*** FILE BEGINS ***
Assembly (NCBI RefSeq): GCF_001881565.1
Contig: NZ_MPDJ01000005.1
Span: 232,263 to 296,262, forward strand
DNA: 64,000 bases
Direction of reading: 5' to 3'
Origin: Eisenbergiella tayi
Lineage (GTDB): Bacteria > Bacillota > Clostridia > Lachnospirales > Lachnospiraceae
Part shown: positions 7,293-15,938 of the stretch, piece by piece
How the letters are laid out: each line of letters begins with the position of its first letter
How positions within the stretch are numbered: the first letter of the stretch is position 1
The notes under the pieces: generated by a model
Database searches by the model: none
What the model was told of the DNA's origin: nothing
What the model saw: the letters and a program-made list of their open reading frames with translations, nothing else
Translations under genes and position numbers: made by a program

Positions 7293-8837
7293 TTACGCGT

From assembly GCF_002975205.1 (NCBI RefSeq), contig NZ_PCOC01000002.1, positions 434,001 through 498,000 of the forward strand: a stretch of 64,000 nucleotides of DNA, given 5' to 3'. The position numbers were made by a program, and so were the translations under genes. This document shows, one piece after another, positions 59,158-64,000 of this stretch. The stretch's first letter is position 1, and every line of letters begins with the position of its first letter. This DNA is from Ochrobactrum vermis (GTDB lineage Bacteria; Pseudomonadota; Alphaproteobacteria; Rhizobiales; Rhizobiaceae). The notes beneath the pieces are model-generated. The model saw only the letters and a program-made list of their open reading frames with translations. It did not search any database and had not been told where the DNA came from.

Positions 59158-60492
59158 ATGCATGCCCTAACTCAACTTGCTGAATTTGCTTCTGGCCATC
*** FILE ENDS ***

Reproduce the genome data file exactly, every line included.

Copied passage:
Assembly (NCBI RefSeq): GCF_001881565.1
Contig: NZ_MPDJ01000005.1
Span: 232,263 to 296,262, forward strand
DNA: 64,000 bases
Direction of reading: 5' to 3'
Origin: Eisenbergiella tayi
Lineage (GTDB): Bacteria > Bacillota > Clostridia > Lachnospirales > Lachnospiraceae
Part shown: positions 7,293-15,938 of the stretch, piece by piece
How the letters are laid out: each line of letters begins with the position of its first letter
How positions within the stretch are numbered: the first letter of the stretch is position 1
The notes under the pieces: generated by a model
Database searches by the model: none
What the model was told of the DNA's origin: nothing
What the model saw: the letters and a program-made list of their open reading frames with translations, nothing else
Translations under genes and position numbers: made by a program

Positions 7293-8837
7293 TTACGCGT

From assembly GCF_002975205.1 (NCBI RefSeq), contig NZ_PCOC01000002.1, positions 434,001 through 498,000 of the forward strand: a stretch of 64,000 nucleotides of DNA, given 5' to 3'. The position numbers were made by a program, and so were the translations under genes. This document shows, one piece after another, positions 59,158-64,000 of this stretch. The stretch's first letter is position 1, and every line of letters begins with the position of its first letter. This DNA is from Ochrobactrum vermis (GTDB lineage Bacteria; Pseudomonadota; Alphaproteobacteria; Rhizobiales; Rhizobiaceae). The notes beneath the pieces are model-generated. The model saw only the letters and a program-made list of their open reading frames with translations. It did not search any database and had not been told where the DNA came from.

Positions 59158-60492
59158 ATGCATGCCCTAACTCAACTTGCTGAATTTGCTTCTGGCCATC